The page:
Partners, January 2021
ABILENE CHRISTIAN UNIVERSITY
ABILENE, Texas — Abilene Christian University’s School of Social Work is partnering with the Community Foundation of Abilene and other organizations to address food insecurity among college students.
Conducted through ACU’s Institute for Social and Community Development, the project will benefit students from all of this West Texas city’s colleges and universities by offering a mobile food pantry, organizers said.
“This is what the institute … is all about: bringing hidden issues to the forefront,” said Malcolm Scott, an assistant professor in the School of Social Work. “Our goal is to face these issues and not shy away.”
This past spring, Shannon Que surveyed ACU undergraduates as part of her master’s thesis and found 27.9 percent of undergraduates reported experiencing food insecurity. Her research defined food insecurity as “the inability to access healthy and nutritious food at all times for all members of your household due to insufficient socioeconomic resources.”
HENDERSON, Tenn. — Alumni John W. and Rosemary K. Brown have made another major commitment to Freed-Hardeman University, pledging $15 million over the next five years — the largest gift in the university’s history.
The announcement was made during FHU’s annual benefit dinner, which raised more than $1.5 million for student scholarships. The total exceeded last year’s amount, despite the challenge of hosting the dinner during a pandemic.
Actor and activist Gary Sinise was the featured speaker, but as one might expect in 2020, it was not the usual speaker presentation. Instead of traveling to Henderson as had been planned, Sinise delivered his remarks live but via video.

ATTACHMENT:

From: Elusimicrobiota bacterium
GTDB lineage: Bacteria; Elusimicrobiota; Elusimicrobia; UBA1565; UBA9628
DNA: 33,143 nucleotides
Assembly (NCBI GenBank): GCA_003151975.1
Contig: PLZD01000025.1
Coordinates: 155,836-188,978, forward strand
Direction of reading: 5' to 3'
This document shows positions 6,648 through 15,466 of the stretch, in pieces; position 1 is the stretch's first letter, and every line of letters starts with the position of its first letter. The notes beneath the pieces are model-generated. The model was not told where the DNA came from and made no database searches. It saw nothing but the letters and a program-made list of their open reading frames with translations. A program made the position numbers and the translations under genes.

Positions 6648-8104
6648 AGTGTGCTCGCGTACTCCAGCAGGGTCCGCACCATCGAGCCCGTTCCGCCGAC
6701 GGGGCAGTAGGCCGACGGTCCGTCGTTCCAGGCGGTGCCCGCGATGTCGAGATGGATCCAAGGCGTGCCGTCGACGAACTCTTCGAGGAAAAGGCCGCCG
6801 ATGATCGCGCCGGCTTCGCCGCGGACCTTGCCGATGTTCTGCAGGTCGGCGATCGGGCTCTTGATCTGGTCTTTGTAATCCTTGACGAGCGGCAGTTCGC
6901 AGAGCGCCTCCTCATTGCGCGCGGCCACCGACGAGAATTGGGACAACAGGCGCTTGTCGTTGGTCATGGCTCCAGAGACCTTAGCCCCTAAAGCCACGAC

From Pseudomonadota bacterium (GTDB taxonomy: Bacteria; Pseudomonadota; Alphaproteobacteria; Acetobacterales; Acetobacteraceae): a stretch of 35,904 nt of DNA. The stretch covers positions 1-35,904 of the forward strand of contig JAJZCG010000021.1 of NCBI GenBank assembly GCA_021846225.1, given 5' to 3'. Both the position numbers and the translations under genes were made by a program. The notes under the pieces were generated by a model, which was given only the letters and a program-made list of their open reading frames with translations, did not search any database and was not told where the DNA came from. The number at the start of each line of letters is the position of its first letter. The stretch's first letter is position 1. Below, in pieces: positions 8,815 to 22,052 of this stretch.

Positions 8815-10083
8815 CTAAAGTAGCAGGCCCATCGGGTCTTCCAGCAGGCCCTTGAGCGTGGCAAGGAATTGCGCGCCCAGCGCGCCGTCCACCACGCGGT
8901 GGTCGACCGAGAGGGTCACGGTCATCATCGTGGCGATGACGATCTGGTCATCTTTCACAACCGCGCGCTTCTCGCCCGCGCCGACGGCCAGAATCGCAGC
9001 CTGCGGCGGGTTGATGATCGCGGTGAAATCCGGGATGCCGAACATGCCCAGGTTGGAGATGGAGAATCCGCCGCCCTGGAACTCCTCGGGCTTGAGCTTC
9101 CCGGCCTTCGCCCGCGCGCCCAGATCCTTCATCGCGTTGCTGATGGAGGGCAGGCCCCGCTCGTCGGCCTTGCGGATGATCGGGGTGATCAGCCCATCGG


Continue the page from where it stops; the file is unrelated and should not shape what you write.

Among other projects, the Browns’ latest gift will fund an expansion and renovation of Wallace-Gano Dining Hall and provide seed money to establish a scholarship program for minority students.
The revamped Wallace-Gano Dining Hall will get a new name: the Dr. Elizabeth Saunders Center.
The retired professor of education was the first Black student to graduate from Freed-Hardeman as well as the first Black member of the faculty. She taught at the university for 40 years, retiring in 2018.
OKLAHOMA CHRISTIAN UNIVERSITY
OKLAHOMA CITY — Oklahoma Christian University nursing students are serving at hospitals overrun with COVID-19 patients.
Because of the pandemic, many universities, including Oklahoma Christian, completed the fall semester before Thanksgiving. That early finish coupled with the need at hospitals where bachelor of science nursing students enroll in clinicals offered an opportunity for more hands-on experience before graduation.
“We knew that we had to do something to help,” Oklahoma Christian President John deSteiguer said. “Our School of Nursing faculty have been actively collaborating with other leaders … to pave the way for OC BSN to begin clinicals a few weeks early.”
As a result, clinical groups that normally would have started in mid-January began Dec. 7.